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Woman speaking with her physicianLetter from the region
Building on
our success
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Réal Cloutier
Interim President and CEO
Winnipeg Regional Health Authority
Summer 2018

The Winnipeg Regional Health Authority is in the midst of a remarkable transformation.

Just 15 months ago, in April 2017, we unveiled Healing Our Health System, a bold plan to enhance the delivery of care by consolidating emergency services in three of Winnipeg's six hospitals and expanding our capacity to provide patients with urgent-care options.

The first phase of the plan took effect last October, with the decision to convert the emergency department at Victoria General Hospital to an urgent-care centre and discontinue urgent-care services at Misericordia Health Centre. We also added 65 transitional home-care beds and created the Priority Home service to help expedite the discharge of older hospital patients. For those elderly patients who need more recovery time, we added a new sub-acute category of beds.

These changes, along with a number of other moves, contributed to a series of improvements in the delivery of care, not least of which is a 15 per cent reduction in wait times at city emergency departments. In May, we announced our intention to build on this success by implementing phase two of our plan, with the goal of reducing emergency department wait times by an additional 15 per cent.

As with the first phase, much of phase two centres on our efforts to change the way we deliver emergency and urgent-care services. To that end, we are moving forward with previously announced plans to consolidate emergency services at Grace Hospital, St. Boniface Hospital and Health Sciences Centre Winnipeg. We are also converting Seven Oaks General Hospital's emergency department to an urgent-care centre and repurposing the emergency department at Concordia Hospital to a Walk-In Connected Care clinic.

To support these changes, we are expanding capacity at the three remaining hospital emergency departments. Grace Hospital, for example, recently opened a new $43.8 million emergency department, which is triple the size of the old one and capable of handling 60,000 people a year. We are also spending $1.2 million to enhance the mid- to low-acuity treatment area at HSC Winnipeg (to be completed by Jan. 2019), and $5 million for new triage, waiting area and mid-acuity treatment space at St. Boniface Hospital (to be finished by the summer of 2019).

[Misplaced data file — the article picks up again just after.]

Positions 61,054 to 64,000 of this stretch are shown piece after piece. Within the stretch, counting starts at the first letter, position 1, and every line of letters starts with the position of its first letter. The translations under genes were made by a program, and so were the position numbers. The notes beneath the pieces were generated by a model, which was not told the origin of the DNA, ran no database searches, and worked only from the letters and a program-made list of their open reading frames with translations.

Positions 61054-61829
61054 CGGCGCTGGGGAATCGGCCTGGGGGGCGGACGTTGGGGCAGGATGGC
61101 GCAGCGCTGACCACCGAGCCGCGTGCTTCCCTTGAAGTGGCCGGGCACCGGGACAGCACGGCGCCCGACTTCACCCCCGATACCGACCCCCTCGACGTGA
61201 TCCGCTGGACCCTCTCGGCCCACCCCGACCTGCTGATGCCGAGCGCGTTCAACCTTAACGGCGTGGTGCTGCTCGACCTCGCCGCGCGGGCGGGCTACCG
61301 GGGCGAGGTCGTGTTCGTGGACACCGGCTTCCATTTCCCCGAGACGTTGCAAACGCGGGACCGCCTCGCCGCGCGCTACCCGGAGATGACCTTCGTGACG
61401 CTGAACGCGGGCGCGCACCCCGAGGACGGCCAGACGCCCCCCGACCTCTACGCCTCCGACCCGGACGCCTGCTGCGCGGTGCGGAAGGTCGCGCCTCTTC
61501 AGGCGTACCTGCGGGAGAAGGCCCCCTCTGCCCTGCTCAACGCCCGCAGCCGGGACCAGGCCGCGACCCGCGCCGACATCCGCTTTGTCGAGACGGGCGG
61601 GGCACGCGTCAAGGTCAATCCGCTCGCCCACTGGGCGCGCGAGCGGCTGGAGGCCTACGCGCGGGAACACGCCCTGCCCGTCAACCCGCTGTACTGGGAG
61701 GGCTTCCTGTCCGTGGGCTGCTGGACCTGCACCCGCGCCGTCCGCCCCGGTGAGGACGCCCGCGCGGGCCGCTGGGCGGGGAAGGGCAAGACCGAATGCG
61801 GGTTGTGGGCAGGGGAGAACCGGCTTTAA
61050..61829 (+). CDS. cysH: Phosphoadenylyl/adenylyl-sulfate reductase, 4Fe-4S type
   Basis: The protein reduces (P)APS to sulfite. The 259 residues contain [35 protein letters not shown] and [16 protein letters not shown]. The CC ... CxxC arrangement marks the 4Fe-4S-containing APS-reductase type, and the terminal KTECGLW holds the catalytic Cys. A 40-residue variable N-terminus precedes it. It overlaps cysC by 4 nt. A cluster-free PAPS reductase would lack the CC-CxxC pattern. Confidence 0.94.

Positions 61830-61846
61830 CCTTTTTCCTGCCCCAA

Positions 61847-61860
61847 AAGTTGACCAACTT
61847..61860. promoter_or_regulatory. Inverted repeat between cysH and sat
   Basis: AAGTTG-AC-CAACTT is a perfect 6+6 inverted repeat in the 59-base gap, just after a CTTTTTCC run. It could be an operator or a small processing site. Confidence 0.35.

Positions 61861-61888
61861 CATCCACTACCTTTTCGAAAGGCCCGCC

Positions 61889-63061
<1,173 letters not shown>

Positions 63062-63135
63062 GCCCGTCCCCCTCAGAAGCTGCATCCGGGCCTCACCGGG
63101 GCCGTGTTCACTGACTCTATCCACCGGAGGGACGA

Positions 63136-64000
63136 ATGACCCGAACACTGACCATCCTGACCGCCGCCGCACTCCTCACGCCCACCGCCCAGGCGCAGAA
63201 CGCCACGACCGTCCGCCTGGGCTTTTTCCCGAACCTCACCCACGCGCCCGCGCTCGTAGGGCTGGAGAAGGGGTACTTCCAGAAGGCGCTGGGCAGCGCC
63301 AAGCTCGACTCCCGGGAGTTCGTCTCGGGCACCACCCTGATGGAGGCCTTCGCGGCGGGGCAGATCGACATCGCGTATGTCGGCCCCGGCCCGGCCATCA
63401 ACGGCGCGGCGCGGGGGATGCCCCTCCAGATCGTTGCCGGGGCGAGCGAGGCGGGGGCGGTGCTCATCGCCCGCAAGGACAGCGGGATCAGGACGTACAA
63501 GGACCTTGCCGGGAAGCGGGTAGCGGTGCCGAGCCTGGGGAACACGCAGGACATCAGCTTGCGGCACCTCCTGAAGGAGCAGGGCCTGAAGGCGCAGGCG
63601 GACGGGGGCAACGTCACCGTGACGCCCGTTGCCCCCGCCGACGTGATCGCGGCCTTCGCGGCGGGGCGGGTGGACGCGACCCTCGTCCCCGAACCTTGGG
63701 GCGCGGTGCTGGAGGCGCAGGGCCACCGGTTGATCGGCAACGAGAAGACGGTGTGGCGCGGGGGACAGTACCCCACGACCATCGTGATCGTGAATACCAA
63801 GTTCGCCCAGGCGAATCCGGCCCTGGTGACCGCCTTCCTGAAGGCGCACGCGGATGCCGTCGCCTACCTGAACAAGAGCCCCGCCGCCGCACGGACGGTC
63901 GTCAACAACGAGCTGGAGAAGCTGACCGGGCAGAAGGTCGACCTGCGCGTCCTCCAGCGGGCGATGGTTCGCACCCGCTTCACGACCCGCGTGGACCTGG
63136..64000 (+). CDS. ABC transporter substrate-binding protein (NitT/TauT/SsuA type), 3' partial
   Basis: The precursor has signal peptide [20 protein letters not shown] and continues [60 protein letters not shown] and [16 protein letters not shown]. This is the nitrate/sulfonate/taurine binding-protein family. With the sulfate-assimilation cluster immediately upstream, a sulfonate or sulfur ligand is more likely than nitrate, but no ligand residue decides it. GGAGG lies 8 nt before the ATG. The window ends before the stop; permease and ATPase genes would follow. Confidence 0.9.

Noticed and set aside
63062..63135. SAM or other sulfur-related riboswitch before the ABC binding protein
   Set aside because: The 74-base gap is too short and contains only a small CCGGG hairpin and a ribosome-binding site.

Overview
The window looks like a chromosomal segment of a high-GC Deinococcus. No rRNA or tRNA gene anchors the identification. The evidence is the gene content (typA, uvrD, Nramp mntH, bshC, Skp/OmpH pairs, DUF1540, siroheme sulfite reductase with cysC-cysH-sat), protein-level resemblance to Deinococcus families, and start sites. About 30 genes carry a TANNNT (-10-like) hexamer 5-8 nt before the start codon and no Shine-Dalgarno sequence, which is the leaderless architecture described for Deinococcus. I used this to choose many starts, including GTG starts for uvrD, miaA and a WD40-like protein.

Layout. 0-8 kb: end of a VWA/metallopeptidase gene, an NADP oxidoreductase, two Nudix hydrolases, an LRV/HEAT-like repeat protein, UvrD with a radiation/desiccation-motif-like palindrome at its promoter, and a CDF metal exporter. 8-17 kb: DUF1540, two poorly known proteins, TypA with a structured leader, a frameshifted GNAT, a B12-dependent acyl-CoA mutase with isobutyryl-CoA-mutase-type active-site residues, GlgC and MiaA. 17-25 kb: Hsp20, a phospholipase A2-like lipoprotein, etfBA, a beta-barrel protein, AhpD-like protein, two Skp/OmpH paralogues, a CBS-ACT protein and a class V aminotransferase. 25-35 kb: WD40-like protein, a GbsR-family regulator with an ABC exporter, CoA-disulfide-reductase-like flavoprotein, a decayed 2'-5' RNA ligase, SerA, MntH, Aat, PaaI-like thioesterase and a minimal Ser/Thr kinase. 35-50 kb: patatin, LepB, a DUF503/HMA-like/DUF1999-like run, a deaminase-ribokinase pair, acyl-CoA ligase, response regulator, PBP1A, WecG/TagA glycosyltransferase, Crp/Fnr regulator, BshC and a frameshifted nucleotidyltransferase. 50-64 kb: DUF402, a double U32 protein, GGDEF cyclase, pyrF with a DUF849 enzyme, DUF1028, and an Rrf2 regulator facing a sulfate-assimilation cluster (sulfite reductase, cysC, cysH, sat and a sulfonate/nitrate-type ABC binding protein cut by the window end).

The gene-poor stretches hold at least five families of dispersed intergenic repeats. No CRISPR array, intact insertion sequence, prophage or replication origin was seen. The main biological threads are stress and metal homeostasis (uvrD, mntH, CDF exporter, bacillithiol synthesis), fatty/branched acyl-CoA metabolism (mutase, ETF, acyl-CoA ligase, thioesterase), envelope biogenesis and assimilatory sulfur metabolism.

Once this work is completed and we have seen additional improvements in emergency department wait times, we will proceed with plans to convert the emergency departments at Concordia and Seven Oaks in June 2019 and September of 2019, respectively.

By the time phase two wraps up, we will have invested close to $50 million dollars to in construction and renovation to consolidate and expand emergency department services within the city.

These changes reflect a major clinical design shift in the way we think about providing emergency care. As I have noted in this column before, emergency care has previously been spread across six hospitals located around the city. This resulted in uneven access to care and longer than necessary wait times to see a physician or have a diagnostic test. Too often, patients needed to be transferred between emergency departments to get the specialized assessment and diagnostic testing needed to determine the most appropriate course of care.

Attempting to provide six one-stop shops for emergency care also resulted in waiting rooms filled with patients experiencing a wide range of health issues, from the serious to the less urgent, which also contributed to longer than necessary wait times. The problem was compounded by the fact that hospitals did not have a specific focus, and acute-care beds were often filled by patients who were either convalescing or waiting for home care or placement in a personal care home.

The Healing Our Health System plan addresses these issues in the following ways:

  • The consolidation of emergency health services in three hospitals ensures access to care and diagnostic tests are provided much more evenly across the system.
  • Building a new state-of-the-art emergency department at the Grace and expanding facilities at St. Boniface and HSC Winnipeg creates the capacity needed to provide care in a timely manner.
  • The creation of two urgent-care centres in the north and south ends of the city and the expansion of sub-acute spaces in our hospital emergency departments will ensure patients receive the level of care that is most appropriate for their needs.